BLS Reports High Number of Fatalities
Backover accidents accounted for 143 fatalities between 2003 and 2010 at road construction sites according to a recent review by the Bureau of Labor Statistics (BLS). The article describes precautions that can be taken at such sites when backing up equipment, and we encourage all to be extra cautious around heavy equipment.
OSHA Launches New Safety Webpage
CBS 7 News reported in September that the Occupational Safety & Health Administration’s (OSHA’s) “new webpage is giving tips to drivers trying to reverse.” The report goes on to say that “according to the Bureau of Labor Statistics, more 70 workers died from backover incidents in 2011.” The OSHA webpage discusses offers a review of regulations, OSHA standards interpretations, backing safety solutions, among other resources. They include a discussion of why backover incidents occur and what can be done to prevent them.
The OSHA webpage includes an infographic and what may be a surprising statistic. While it may be expected that large vehicles, such as dump trucks and semi/tractor trailers, and other trucks would account for most worksite backover fatalities, 16 fatalities were caused by pick-up trucks. Even though these vehicles are smaller and easy to drive, there is inherent danger in backing them, just as with other vehicles. Without a backup camera to enhance visibility, extra measures such as using spotters, should be considered.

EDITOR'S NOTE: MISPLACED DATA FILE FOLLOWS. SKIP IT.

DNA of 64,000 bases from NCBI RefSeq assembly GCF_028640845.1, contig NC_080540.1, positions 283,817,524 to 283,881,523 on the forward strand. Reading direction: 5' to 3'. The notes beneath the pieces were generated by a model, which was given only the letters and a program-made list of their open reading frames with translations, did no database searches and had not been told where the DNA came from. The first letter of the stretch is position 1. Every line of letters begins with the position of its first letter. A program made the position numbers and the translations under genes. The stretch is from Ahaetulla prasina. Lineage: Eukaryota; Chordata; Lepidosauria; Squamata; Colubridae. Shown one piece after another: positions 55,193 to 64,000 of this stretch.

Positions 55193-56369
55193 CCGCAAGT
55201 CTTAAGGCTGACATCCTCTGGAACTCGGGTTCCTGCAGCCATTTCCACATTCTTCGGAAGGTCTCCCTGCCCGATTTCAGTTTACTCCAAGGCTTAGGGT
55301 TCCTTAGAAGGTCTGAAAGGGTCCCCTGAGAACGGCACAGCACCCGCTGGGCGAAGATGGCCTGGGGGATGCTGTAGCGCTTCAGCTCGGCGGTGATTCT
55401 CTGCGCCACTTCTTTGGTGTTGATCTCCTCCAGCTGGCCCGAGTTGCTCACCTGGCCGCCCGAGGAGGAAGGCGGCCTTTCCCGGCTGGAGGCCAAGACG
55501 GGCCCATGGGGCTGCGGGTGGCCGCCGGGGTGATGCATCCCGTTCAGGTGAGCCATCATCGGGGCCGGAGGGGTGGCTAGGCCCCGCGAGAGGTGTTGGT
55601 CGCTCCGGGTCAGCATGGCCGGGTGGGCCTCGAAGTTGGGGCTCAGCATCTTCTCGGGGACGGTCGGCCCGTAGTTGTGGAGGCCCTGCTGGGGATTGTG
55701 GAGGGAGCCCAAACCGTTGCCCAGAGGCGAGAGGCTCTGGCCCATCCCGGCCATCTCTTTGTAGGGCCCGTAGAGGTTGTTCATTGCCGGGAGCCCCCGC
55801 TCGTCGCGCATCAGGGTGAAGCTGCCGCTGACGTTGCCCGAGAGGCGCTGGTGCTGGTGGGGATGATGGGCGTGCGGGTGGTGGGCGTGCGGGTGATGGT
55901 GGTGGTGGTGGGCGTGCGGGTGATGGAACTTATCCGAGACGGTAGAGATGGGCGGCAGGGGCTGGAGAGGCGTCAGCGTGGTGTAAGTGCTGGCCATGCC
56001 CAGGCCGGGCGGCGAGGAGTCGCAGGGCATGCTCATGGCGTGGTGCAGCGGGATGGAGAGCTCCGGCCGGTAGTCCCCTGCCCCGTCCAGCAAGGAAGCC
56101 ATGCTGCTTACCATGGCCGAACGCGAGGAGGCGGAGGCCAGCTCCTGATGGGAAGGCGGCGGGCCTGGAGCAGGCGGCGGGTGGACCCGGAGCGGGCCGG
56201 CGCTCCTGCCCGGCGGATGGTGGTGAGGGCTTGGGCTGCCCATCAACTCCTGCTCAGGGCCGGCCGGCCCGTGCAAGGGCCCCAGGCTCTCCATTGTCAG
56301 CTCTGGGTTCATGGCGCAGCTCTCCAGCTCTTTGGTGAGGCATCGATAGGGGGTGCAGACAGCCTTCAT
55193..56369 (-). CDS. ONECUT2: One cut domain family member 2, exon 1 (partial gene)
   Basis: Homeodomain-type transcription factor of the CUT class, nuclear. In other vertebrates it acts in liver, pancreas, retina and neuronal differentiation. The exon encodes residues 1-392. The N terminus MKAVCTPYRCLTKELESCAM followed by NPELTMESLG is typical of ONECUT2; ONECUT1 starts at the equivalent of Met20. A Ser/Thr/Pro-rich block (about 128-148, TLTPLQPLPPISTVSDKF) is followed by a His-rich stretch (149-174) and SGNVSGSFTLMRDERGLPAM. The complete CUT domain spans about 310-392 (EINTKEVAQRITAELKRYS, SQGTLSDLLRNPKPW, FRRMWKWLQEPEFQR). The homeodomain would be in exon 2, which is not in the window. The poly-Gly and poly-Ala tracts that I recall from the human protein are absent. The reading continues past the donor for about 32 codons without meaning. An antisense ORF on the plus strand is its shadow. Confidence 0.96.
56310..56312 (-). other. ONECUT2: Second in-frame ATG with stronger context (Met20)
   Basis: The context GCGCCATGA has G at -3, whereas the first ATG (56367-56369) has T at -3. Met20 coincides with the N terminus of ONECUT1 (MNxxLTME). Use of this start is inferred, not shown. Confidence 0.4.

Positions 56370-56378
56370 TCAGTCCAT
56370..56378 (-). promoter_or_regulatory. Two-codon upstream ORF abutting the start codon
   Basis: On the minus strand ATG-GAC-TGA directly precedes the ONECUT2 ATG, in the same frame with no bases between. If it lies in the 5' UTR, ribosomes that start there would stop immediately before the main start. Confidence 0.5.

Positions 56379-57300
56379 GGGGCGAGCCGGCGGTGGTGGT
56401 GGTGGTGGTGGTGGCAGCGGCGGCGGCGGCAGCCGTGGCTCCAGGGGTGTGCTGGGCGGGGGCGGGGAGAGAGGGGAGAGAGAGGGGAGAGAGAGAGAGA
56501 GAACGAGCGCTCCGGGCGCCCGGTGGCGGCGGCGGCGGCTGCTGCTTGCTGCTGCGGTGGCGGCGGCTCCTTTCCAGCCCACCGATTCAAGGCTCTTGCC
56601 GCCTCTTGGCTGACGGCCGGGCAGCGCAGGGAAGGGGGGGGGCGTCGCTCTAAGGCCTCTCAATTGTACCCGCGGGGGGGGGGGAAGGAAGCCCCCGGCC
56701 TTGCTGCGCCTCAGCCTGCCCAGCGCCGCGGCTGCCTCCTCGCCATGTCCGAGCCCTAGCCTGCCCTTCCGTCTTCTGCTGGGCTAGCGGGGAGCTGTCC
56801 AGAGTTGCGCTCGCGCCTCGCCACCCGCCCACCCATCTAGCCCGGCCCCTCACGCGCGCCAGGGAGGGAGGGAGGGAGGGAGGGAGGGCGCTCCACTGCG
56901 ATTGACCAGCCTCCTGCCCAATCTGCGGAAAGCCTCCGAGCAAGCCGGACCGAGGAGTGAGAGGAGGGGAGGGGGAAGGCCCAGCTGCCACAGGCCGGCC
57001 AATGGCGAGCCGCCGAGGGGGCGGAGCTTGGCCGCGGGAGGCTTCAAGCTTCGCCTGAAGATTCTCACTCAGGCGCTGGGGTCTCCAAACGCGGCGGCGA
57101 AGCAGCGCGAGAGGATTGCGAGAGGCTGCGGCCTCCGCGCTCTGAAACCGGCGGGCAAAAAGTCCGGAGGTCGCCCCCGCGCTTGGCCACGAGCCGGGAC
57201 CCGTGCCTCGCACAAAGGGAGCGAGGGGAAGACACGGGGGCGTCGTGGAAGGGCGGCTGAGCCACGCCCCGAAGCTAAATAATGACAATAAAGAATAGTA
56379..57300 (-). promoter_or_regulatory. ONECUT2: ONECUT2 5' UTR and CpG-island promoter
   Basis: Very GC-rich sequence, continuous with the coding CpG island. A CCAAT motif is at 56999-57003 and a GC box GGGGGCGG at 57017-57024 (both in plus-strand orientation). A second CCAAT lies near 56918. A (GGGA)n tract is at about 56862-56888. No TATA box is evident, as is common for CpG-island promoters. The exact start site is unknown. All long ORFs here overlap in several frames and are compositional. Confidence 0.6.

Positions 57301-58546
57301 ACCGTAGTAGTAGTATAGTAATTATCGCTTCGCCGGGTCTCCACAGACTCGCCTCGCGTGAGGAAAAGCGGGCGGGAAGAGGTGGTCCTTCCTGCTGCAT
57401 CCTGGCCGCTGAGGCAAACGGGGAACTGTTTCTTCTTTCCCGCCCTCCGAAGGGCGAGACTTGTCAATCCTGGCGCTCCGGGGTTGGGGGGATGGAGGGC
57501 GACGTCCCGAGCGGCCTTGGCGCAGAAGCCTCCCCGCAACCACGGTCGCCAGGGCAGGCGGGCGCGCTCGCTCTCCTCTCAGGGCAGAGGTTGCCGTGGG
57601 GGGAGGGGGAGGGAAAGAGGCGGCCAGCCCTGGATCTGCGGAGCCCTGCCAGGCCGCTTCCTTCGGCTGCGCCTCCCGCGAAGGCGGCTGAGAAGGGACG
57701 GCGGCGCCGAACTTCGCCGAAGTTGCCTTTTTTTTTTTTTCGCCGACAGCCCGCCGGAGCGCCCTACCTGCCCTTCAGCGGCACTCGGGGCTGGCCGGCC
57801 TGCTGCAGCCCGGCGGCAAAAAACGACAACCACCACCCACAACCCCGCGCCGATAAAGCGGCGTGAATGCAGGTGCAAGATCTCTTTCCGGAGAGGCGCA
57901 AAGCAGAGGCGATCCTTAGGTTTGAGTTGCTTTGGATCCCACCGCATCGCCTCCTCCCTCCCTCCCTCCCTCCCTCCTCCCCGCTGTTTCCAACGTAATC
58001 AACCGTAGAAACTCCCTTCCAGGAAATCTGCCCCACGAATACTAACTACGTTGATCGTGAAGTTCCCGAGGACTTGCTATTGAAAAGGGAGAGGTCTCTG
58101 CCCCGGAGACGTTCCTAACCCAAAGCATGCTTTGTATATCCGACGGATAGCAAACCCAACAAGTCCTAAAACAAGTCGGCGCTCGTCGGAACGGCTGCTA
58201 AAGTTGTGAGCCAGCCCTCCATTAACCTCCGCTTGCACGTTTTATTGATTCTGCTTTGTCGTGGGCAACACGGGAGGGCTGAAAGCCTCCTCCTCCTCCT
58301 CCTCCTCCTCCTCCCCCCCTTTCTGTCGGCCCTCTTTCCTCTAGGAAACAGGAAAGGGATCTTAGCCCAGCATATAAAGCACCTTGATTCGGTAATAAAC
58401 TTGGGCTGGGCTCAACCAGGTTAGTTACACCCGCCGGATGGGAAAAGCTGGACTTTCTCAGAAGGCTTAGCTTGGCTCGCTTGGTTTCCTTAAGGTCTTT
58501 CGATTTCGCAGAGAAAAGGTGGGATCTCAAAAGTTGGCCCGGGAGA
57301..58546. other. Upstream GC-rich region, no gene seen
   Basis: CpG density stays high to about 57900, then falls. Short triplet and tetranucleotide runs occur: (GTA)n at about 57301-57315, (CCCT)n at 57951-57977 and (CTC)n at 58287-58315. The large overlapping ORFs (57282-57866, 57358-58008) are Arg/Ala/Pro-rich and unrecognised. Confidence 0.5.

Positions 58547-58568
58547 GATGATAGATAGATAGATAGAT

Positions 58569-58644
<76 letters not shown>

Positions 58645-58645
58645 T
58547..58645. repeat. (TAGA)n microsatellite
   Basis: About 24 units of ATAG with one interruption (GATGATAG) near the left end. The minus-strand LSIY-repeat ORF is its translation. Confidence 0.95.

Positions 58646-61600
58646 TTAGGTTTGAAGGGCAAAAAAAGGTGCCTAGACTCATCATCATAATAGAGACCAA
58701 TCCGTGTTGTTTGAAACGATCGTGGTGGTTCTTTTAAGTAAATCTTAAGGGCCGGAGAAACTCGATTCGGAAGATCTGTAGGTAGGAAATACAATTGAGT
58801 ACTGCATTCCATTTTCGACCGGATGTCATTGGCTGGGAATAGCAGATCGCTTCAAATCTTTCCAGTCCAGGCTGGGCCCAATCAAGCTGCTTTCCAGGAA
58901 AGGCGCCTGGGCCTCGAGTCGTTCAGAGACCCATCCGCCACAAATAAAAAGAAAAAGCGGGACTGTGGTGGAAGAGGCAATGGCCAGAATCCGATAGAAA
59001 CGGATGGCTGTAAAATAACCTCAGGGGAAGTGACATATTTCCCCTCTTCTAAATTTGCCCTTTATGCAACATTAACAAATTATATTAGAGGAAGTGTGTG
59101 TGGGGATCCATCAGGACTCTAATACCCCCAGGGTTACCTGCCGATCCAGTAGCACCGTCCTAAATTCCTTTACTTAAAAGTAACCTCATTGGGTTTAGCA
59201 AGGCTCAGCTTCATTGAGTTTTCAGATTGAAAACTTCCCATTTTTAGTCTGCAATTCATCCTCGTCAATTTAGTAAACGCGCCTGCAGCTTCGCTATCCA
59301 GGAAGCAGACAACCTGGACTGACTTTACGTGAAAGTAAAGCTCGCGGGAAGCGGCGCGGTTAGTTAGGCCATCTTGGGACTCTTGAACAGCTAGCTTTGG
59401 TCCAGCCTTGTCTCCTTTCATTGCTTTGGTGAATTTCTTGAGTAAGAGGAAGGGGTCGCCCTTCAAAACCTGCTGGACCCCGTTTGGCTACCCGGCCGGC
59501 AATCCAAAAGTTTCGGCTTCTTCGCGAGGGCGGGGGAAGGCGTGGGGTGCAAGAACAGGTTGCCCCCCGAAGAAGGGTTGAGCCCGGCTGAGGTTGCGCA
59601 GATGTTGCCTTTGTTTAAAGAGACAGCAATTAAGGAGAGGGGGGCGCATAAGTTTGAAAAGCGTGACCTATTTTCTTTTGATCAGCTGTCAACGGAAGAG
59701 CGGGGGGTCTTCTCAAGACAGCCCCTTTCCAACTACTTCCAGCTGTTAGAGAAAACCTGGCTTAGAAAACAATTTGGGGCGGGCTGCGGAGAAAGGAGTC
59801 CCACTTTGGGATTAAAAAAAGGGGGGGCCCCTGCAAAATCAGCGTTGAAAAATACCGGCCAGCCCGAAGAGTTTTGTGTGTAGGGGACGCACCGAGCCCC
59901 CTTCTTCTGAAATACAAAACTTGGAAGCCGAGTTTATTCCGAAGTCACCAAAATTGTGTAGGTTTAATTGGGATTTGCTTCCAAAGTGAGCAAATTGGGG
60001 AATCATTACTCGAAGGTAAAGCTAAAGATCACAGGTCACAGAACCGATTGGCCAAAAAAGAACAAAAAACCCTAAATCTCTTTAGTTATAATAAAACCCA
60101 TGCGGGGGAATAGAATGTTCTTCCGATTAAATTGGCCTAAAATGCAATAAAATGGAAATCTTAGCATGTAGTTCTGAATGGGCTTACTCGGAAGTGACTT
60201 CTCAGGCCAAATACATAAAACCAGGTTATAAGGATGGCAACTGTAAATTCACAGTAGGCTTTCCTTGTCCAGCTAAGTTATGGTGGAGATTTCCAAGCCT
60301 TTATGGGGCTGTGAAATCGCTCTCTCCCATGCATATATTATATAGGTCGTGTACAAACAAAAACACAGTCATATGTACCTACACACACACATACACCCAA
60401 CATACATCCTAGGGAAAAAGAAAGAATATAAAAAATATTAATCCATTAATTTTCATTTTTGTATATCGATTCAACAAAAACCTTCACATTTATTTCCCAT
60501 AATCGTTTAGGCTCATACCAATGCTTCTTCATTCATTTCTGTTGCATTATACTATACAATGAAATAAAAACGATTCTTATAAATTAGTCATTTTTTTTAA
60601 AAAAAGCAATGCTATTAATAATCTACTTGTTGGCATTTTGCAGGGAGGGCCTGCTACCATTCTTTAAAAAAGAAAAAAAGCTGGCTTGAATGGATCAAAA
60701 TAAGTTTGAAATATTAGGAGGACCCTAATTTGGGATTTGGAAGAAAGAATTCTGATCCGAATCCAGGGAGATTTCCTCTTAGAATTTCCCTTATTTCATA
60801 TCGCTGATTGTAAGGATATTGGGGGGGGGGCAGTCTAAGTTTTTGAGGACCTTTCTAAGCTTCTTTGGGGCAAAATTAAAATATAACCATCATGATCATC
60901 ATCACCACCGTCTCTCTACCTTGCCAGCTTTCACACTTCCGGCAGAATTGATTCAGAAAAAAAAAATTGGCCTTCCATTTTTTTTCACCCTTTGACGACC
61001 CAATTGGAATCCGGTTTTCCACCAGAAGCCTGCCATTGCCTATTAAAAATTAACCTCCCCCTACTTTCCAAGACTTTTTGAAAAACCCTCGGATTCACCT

OSHA Recommends Backup Cameras
The OSHA webpage offers several solutions to prevent backover incidents, including the use of “video cameras with in-vehicle display monitors.” Backup cameras are coming down in price, and some are extremely easy to install. All of the solutions offered are worth considering, and in some cases, more than one option may be used at the same time. Take a minute to review the OSHA webpage and do what you can to enhance the safety of everyone on your worksite.
The numbers cited here refer to deaths due to backover accidents. Not reported is the number injuries arising from worksite backover accidents. Let’s work to eliminate casualties of all kinds on the jobsite.
How safe is your worksite? What are you and your employer doing to prevent backover accidents? What more should be done?